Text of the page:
Video content allows you to learn while you complete other tasks. It can be accessed at any time. For example, you can review a video immediately before a meeting to brush up on your (or someone else’s) presentation material. It’s processed 60,000 times faster than text, according to a really interesting blog post authored by Liraz Margalit, Ph.D entitled “Video vs Text: The Brain Perspective.”
Most relevantly, video content is accessible on multiple devices. Most of us have a phone, PC or tablet within five feet of us for the entire day. We can quickly access video content, digest a few minutes, switch devices and continue based on our environment. This affords instructional designers a whole lot of freedom when developing content; thanks to the unparalleled accessibility of video content, they don’t have to feel like they have a single 40-minute window to make their mark.
Jeez, that’s like fifteen reasons in one! See what I mean about accessibility? Given that you don’t have to compromise one iota on quality, video content is simply unmatched in this domain. Increased cost has to be the catch, right? Wrong.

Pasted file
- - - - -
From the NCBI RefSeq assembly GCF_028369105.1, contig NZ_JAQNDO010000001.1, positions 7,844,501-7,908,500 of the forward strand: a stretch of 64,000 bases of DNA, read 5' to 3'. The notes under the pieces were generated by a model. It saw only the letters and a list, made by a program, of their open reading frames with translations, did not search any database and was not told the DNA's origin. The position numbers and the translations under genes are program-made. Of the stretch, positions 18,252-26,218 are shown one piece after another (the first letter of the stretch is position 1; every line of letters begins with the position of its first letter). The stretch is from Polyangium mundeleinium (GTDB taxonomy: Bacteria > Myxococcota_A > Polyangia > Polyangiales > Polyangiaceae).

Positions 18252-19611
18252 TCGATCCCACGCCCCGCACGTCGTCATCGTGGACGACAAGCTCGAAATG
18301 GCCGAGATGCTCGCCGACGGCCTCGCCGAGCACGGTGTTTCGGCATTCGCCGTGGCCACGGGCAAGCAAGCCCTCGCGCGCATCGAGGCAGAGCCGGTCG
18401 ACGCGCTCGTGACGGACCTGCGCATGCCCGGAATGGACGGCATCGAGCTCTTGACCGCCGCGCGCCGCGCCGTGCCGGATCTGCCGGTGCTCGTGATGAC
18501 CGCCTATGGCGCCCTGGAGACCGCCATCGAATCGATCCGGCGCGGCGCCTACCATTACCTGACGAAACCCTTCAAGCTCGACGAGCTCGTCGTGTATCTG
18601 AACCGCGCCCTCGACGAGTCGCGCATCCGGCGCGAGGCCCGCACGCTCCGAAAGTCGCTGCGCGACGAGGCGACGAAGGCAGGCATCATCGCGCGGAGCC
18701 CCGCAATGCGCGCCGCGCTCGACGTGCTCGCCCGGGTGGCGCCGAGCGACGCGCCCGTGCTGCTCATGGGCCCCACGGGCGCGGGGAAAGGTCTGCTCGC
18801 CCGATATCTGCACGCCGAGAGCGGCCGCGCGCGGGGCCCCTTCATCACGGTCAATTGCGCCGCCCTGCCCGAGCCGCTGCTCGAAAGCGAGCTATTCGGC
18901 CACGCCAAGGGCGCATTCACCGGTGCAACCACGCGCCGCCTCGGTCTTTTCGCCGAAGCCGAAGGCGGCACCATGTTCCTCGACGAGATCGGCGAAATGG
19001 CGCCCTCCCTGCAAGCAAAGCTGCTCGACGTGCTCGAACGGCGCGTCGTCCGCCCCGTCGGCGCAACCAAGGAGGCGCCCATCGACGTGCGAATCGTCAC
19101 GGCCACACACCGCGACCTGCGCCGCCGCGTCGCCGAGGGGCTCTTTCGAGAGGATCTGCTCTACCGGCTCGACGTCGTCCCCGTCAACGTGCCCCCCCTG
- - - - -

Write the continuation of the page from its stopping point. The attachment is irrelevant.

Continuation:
5. Video Learning Shrinks Costs
Consider the costs factored into conventional training – especially for larger companies. In many cases, training teams have to shuttle people from across the country, usually including lodging
and food for these travelers. Sometimes, they have to pay for an off-site venue, event planning, food catering, and so forth. Every single one of these expenses is easily circumvented with video
content, allowing you to focus on the only metric that matters: effectiveness.
Take IBM for example. They reported that, after switching about half of their training methods from traditional delivery to eLearning, they saved about $285 million dollars per year! Microsoft also chimed in, reporting that their per-person cost of training plummeted from over 300 bucks an hour to a paltry 17 dollars.
6. Video Learning is Highly Consistent Throughout Departments
The point about cost-effectiveness kind of goes hand in hand with consistency. When everyone being trained or educated has access to the same video content, your training doesn’t have to worry about consistency. In traditional settings, where training departments may distribute information through an ever-shifting pool of on-site trainers, there’s much more room for varying interpretations because of different training styles and presentation material.